In spite of my memories of my own father drooling over Linda Carter in the TV show, I'm sure my mother would approve of this change.


    • katja

      Ha! I know! Why the invisible jet if they can still see the pilot! We too have gone through the Princess phase (out now bc the older kids in school think its not “cool.” Amazing, peer pressure pre-K! M likes to dress up too, but she also crawls in the mud and is fascinated by all-things worm and bug. I think if the interest comes from within… It’s tough though. We were lucky to go to Disney last year, and there were all the girls who went to the “salon” and had on the dresses, sparkles, hair, tiara… I wonder if it’s more for the moms or the kids. I imagine M would have enjoyed that on some level, but she didn’t even know it was an option. I felt sorry for the girls sweating in their polyester, itchy dresses all day. But then, we waited in line for 45 minutes for M to get her hair “wrapped” in the colorful string thing. She LOVED it. Not the process, but the hair wrap stayed in for the maximum 8 week recommendation. it’s a strange balance. I also struggle bc she is so cute to me I could eat her up, and I know I say far too often, “You’re so cute!!” Must stop… Sometimes she puts on an outfit and asks if she’s “pretty.” I say, “you’re always pretty, if your’e covered in mud, or running around naked, or wearing that dress, you’re always cute to me.” Oh well, what to do. I guess my issue with this party, is that getting “pretty” is the entertainment, and it’s aimed at ones so little…(OK, I have more issues than that!)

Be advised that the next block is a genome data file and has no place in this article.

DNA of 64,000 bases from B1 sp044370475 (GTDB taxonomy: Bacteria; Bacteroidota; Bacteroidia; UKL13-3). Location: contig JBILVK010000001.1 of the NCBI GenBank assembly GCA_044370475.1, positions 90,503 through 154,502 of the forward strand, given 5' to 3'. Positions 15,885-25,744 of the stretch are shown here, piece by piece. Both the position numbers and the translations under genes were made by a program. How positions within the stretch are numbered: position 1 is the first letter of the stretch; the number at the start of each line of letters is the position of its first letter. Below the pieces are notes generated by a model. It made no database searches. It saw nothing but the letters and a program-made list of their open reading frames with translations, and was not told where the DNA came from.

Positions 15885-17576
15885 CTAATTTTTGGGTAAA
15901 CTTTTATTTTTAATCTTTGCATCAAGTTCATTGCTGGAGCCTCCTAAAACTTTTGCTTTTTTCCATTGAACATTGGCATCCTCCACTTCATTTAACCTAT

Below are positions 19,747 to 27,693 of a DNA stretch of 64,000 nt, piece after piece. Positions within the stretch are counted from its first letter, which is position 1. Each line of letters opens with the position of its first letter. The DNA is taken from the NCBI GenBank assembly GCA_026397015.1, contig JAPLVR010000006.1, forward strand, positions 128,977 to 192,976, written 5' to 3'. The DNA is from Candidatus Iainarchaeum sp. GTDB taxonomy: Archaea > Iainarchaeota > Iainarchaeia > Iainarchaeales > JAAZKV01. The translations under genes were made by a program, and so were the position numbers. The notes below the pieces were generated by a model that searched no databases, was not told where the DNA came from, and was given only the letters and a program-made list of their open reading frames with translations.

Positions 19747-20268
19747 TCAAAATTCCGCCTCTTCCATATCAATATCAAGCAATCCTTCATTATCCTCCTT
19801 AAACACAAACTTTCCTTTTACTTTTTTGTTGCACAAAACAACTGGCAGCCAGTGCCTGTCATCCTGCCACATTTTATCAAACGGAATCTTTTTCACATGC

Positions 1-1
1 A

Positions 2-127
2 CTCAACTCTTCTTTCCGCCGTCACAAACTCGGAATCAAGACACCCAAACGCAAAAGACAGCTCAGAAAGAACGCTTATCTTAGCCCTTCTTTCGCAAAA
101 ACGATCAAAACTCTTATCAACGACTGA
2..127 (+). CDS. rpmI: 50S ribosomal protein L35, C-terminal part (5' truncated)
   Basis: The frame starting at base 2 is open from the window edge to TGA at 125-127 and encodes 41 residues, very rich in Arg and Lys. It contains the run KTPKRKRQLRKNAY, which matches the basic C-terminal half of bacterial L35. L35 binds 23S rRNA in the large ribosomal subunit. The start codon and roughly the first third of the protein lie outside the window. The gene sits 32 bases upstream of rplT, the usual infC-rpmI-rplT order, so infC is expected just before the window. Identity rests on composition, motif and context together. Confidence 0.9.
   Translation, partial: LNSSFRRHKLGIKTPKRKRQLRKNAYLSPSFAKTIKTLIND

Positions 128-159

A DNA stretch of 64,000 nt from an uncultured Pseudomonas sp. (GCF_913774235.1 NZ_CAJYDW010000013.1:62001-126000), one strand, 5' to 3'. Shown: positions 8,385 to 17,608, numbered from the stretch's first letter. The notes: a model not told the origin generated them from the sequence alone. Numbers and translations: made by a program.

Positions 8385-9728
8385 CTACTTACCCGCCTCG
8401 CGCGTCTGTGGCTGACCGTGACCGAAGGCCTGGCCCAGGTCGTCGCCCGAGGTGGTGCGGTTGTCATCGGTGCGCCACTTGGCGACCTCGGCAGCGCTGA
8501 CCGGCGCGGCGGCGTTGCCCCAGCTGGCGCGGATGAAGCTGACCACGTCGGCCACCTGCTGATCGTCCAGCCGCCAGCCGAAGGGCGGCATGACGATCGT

3. jm

    Yes, it sucks. It does seem worse than when I was a kid in the 80s, but I could be wrong. Thanks for speaking up.

  4. Katie

    When I was taking a sociology class, one of the studies we learned about involving gender roles was about just how early society, people the child knows and even their parents will subconsciously start treating kids differently based on their gender.

    The subjects were 18-month-old babies and their mothers. The people doing the study saw a definitive pattern: at 18 months, mothers already let male children play more independently, go further away to explore, hold new things for longer, make louder sounds before they would be reprimanded, and be 'rougher' with things while mothers were already keeping their girls much closer, shushing them for 'being loud' much earlier, chastising them for being rough long before boys would have been… it was pretty enlightening. From birth people also start up the "Your girl is so PRETTY" vs. "Your boy is so strong!"

    Kids pick up on that pretty early and will work really hard to fit the gender roles that society appears to be assigning them. It can be pretty rough. There's a lot of little girls out there that start hating themselves way too young because the message they're being sent is that there is never going to be a way to be delicate, feminine, skinny, or quiet enough.

    I think the best a parent can really do is to be living proof that that isn't the only way to live, and encourage their kid to be whoever they want to be, whenever they want. A lot of girls go through the puberty gauntlet (when all this stuff is at its worst) and come out the other side, but a lot of girls don't, and I think support networks have a lot to do with it.